It was also the first game to feature human characters rendered with 3D polygons, both as mechanics and spectators, in fully polygonal 3D environments. The polygonal 3D human models used in Virtua Racing later formed the basis for the character models seen in Virtua Fighter.
The game was a commercial success in the arcades. In North America, RePlay's coin-op charts in April 1993 listed Virtua Racing as the highest-earning deluxe video game arcade cabinet. It remained the highest-earning deluxe cabinet in the May 1993 charts.
The hardware was revolutionary at the time of release, but Virtua Racing was later outclassed by its successor, the Sega Model 2 board, which debuted towards the end of 1993. There are no textured polygons in Virtua Racing, as Model 1 did not support them in hardware. There is one vehicle, and when linked together it is offered in several colours, but the stats never vary. Crashing slows the car down, but there is no damage model. There are differing surface types, with anything not on-road slowing the car down, but it does not affect handling, which would be pioneered by Sega Rally Championship several years later.
There are a few music tracks: during races, and jingles of several seconds play as the user crosses checkpoints and the goal line for laps; this is likely stylistic.
Virtua Racing was succeeded by its logical successor, Daytona USA, which brought the genre further forward. It would also take home systems several years to "catch up" to Virtua Racing in terms of 3D resolution and polygon counts.
Virtua Racing was available to arcade operators as single or twin cabinets. Four of the twin units can be linked up to create an eight-player experience.
- Main article: Virtua Formula.
Special "medium sized" attractions, usually only seen at SegaWorlds or other Sega-themed amusement parks, adapt the eight-player setup of Virtua Racing and upgrade the cabinets, creating Virtua Formula.
Mega Drive version
- See Sega Virtua Processor for details on cartridge chip
Virtua Racing was an arcade success, and though expected to avoid home consoles for quite some time due to the complexity of the Model 1 arcade board, saw an initially surprising port to the Sega Mega Drive in 1994. The Mega Drive version utilises a custom made Sega Virtua Processor (SVP) chip, allowing the game to render significantly more polygons than the Super FX chip within Star Fox for the Super NES, as the SVP is a great deal more powerful than the Super FX. The Mega Drive port is surprisingly accurate.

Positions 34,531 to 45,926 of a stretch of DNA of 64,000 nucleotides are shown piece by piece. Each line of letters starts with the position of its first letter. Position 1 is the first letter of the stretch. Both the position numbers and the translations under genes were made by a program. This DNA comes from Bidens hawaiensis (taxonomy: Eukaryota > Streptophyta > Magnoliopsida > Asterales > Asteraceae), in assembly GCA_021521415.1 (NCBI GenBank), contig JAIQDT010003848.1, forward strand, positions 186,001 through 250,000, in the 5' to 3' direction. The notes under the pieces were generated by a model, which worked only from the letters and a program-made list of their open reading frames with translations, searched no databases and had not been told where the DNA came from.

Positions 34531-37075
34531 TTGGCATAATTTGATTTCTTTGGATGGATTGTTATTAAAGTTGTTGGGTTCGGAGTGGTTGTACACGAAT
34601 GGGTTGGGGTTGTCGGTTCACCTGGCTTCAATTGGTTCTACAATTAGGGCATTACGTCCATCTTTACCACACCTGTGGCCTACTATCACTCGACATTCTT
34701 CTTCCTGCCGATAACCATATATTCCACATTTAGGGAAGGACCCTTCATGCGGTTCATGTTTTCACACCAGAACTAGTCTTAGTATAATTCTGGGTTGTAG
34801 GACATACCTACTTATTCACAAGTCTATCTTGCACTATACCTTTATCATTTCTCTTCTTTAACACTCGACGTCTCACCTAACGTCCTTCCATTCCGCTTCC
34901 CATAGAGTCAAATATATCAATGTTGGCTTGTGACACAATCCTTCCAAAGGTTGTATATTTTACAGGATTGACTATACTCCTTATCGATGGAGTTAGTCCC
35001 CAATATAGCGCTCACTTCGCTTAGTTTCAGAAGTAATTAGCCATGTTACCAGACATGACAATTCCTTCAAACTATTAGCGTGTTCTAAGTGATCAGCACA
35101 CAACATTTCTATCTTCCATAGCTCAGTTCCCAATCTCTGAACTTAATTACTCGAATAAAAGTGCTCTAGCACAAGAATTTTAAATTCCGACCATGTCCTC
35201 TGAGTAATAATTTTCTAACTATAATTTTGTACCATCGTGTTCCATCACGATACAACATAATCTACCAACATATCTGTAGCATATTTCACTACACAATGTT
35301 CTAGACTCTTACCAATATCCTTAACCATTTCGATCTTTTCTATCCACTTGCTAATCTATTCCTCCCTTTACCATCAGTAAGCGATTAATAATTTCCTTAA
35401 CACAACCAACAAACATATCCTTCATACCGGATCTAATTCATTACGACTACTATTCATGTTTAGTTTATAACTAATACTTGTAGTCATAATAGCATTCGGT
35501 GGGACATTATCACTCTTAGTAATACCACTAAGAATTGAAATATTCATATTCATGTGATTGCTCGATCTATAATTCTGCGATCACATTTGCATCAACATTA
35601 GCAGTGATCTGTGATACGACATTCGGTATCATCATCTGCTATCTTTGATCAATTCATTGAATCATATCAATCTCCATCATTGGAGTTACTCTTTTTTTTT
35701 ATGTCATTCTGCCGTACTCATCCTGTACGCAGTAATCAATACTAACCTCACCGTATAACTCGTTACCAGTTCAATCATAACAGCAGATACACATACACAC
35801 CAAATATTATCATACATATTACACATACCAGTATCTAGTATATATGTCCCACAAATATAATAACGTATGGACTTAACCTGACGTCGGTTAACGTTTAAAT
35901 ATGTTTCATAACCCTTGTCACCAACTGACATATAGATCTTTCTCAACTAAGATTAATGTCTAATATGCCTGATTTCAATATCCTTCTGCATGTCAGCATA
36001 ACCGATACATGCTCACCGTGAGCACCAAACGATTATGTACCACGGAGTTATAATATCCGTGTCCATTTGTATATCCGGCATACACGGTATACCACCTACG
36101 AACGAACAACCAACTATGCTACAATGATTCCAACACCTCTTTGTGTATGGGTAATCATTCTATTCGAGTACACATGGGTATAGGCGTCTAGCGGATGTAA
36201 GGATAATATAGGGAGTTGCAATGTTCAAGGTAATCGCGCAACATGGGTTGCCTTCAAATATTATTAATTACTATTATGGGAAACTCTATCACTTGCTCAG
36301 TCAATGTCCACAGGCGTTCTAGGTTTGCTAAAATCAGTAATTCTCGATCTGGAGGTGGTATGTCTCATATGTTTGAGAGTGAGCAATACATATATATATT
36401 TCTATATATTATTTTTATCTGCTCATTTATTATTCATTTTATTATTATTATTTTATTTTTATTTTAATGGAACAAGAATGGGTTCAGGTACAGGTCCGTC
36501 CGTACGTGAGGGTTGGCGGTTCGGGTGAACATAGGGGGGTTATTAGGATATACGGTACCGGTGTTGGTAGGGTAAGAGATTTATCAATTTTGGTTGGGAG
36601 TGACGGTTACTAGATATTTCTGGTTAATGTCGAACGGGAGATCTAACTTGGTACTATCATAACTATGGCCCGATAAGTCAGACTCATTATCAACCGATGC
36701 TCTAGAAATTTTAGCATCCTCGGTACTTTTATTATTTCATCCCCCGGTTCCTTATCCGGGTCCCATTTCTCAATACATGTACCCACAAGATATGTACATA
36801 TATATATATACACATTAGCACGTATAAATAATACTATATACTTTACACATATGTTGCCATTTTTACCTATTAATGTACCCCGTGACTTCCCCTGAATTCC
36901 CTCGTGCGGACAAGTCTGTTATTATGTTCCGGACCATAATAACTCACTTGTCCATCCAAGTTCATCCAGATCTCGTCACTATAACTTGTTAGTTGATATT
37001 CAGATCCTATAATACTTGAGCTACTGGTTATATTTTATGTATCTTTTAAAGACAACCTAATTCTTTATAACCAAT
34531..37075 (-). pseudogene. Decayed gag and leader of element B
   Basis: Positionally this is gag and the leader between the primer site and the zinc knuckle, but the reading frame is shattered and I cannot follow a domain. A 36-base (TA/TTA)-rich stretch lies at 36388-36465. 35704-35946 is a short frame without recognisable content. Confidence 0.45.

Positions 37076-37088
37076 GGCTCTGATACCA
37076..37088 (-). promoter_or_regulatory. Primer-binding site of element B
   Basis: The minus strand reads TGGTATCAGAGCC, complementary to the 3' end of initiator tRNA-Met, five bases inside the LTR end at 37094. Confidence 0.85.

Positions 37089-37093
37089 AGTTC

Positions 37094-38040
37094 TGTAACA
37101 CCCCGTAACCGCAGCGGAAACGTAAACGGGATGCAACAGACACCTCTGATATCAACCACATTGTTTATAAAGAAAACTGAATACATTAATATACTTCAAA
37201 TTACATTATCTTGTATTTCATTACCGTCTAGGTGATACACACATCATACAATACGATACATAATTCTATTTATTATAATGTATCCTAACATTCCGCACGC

Though the Mega Drive Virtua Racing is one of the more technically advanced Mega Drive games in the library, the unusual specifications of the cart mean that it is often one of the first games to not be supported by cost-reduced hardware (for example, it won't work with the Genesis 3). The Mega Drive version also takes a hit in terms of graphics and sound, displaying fewer polygons at a smaller resolution with a restricted palette and lower frame rate (around 15FPS, as opposed to the arcade's 60FPS (but double that of the Super FX-powered StarFox and Stunt Race FX on the Super NES)). However, it and all of the other home ports include two-player modes, time trials and options usually only available to arcade operators.
The Mega Drive version and the SVP chip were announced at CES in Summer 1993, before releasing in 1994. Sega had originally planned to release a steering wheel peripheral for the Mega Drive specifically for this game, but the idea was shelved.
- Main article: Virtua Racing Deluxe.
Mere months later, Virtua Racing was released as a launch title for the Sega 32X, in the form of Virtua Racing Deluxe. Deluxe adds two extra tracks and due to the increased power of the 32X, has a greater resemblance to the Model 1 release.
- Main article: Time Warner Interactive's VR Virtua Racing.
A Sega Saturn version of the game, officially titled Time Warner Interactive's VR Virtua Racing was brought to the console by Time Warner Interactive in 1995, sporting seven extra courses (on top of the three arcade tracks), four new cars and a grand prix mode among other additions.